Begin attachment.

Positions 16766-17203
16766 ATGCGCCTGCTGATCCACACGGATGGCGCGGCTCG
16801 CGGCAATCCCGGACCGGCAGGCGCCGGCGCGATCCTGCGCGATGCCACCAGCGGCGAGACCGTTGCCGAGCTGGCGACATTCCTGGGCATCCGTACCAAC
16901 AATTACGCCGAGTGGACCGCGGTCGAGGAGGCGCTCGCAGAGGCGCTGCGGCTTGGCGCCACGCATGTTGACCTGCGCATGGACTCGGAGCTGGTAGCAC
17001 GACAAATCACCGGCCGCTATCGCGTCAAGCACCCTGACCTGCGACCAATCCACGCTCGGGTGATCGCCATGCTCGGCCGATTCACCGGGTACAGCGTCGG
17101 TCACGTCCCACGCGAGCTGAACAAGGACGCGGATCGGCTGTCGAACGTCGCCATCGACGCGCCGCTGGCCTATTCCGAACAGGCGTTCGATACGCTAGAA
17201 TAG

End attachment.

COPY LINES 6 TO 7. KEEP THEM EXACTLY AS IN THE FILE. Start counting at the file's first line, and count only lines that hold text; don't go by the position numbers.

17101 TCACGTCCCACGCGAGCTGAACAAGGACGCGGATCGGCTGTCGAACGTCGCCATCGACGCGCCGCTGGCCTATTCCGAACAGGCGTTCGATACGCTAGAA
17201 TAG